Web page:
• Old traits
  • Stress or stressful situations
  • Reinforcement of the marking behavior

Notice whether your furry friend was in stress or stressful situation before eating grass. You may notice something that you can relate to grass ingestion. If your four-legged friend reacts to stress by consuming more grass, you can counteract this by avoiding these stressful situations.

Eating grass in response to stress is not instinctual. For this reason, it has a counterproductive effect on the health of your four-legged friend.

4. Swallowed Foreign Bodies

A swallowed foreign body in your four-legged friend is an acute emergency; there is a risk of suffocation and danger to life. Your dog may want to choke out this foreign body by eating grass.

The symptoms of this are as follows:
  • Constant choking
  • Increased grass intake
  • Trouble swallowing
  • Unusual breathing noises like rustling, whistling 
  • Vomit
  • Refusal of food and water
  • No bowel movements

Risks and Dangers if dogs eat Grass

In many cases, it is safe for your dog to eat grass. But unfortunately, there are always situations in which it affects the health of your four-legged friend. We have listed the possible risks and dangers for you.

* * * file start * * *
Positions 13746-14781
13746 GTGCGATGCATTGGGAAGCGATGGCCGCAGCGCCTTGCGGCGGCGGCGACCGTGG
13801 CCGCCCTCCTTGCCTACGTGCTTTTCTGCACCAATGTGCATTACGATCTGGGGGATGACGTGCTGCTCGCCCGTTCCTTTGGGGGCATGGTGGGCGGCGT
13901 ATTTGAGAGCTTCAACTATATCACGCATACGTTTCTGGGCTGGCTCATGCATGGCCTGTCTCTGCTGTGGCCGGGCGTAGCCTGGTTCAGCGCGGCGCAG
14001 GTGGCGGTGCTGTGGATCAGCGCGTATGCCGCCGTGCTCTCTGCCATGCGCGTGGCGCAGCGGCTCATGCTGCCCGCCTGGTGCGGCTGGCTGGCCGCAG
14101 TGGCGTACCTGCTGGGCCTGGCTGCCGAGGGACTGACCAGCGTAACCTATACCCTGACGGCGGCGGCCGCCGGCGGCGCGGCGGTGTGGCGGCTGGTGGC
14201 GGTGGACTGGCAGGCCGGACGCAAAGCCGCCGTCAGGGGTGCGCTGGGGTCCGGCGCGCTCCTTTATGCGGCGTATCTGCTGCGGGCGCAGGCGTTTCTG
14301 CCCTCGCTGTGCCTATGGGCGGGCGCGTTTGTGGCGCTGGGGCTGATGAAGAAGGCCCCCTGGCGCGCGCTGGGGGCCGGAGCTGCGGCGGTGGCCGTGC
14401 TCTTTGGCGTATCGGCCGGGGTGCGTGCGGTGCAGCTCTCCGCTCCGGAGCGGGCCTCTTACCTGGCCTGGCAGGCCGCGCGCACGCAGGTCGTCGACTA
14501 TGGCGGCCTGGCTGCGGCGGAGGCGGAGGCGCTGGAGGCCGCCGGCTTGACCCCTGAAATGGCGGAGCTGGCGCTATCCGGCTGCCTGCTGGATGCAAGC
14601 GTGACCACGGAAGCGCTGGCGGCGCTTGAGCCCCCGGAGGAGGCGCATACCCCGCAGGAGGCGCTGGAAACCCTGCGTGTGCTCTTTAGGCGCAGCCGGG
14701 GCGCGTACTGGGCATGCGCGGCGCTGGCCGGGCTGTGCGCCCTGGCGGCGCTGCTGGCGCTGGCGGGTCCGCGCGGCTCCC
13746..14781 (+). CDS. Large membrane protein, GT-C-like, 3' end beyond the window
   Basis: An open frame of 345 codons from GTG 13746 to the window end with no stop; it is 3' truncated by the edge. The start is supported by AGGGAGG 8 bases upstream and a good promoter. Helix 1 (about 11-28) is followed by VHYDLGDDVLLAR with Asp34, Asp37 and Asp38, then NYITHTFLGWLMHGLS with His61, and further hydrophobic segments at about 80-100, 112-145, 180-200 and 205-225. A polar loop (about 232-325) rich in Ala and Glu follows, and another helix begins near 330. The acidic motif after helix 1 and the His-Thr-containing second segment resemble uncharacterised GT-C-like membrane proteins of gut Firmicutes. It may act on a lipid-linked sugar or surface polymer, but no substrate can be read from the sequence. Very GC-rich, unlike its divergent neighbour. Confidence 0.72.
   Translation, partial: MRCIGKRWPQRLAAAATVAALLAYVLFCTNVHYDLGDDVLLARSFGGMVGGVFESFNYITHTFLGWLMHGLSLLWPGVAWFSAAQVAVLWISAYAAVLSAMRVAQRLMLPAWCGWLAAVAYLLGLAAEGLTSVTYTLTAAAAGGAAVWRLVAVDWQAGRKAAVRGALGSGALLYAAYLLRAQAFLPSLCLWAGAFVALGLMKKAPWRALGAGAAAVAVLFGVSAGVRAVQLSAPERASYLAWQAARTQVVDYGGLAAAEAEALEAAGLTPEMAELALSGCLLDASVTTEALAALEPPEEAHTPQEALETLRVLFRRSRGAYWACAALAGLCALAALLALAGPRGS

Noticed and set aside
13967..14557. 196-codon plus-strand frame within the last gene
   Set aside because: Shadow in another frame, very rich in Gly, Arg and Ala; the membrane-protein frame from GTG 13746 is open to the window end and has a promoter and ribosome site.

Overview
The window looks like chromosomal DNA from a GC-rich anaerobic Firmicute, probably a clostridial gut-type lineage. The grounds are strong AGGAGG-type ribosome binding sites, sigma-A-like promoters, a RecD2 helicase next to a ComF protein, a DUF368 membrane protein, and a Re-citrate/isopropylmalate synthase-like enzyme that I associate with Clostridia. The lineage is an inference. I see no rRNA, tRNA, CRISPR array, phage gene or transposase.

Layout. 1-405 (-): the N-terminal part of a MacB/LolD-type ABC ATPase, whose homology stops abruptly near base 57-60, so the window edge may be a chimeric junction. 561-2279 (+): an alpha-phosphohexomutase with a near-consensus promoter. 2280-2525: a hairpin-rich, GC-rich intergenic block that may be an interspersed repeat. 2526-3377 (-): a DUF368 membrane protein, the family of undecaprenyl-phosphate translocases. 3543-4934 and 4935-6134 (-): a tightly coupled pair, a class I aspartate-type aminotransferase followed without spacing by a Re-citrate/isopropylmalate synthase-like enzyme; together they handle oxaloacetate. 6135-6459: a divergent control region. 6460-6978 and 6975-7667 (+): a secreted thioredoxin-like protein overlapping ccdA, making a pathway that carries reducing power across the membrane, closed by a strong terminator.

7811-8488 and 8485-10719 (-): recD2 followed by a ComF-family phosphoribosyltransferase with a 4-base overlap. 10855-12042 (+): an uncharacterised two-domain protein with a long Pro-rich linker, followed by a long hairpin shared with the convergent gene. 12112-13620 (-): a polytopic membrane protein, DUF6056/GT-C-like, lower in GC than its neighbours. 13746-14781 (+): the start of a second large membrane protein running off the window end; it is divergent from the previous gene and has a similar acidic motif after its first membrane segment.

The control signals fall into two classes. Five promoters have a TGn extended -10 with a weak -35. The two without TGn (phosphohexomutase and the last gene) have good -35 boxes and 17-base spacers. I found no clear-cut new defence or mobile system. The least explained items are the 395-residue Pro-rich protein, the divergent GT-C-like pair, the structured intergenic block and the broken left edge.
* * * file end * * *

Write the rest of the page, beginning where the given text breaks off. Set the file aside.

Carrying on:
A dog eating the grass on the roadside

1. Risk of Injury if dogs eat grass

There are always dangerous objects in different places where your four-legged friend can get injured. It can certainly happen that your dog steps on glass.

There are similar risks when he is eating grass. Sometimes there are broken glasses or other sharp objects near the tufts of grass that can get into his mouth. The inclusion of these objects is possible.

For this reason, pay close attention to where your furry friend is sniffing and where he is eating grass. Sharp objects are life-threatening if picked up by injuring the stomach, intestines, or esophagus.

2. Poisonous Plants

Poisonous grasses and plants are also life-threatening for your furry friend. Commonly they do not grow in normal places where the dog owners take their four-legged friends for a walk.

Nevertheless, there are annual cases in which a dog suffers health damage from eating poisonous grasses or plants so you have to be careful.

Awns, Easter bells, lily of the valley, or hogweed are plants that are toxic and dangerous for your pet. More poisonous plant species include:

  • Ivy
  • Boxwood
  • Cherry berry
  • Daffodil
  • Yew
  • Tulips

Some houseplants are also listed here. Therefore, we recommend discussing the type of plant with your veterinarian before buying it.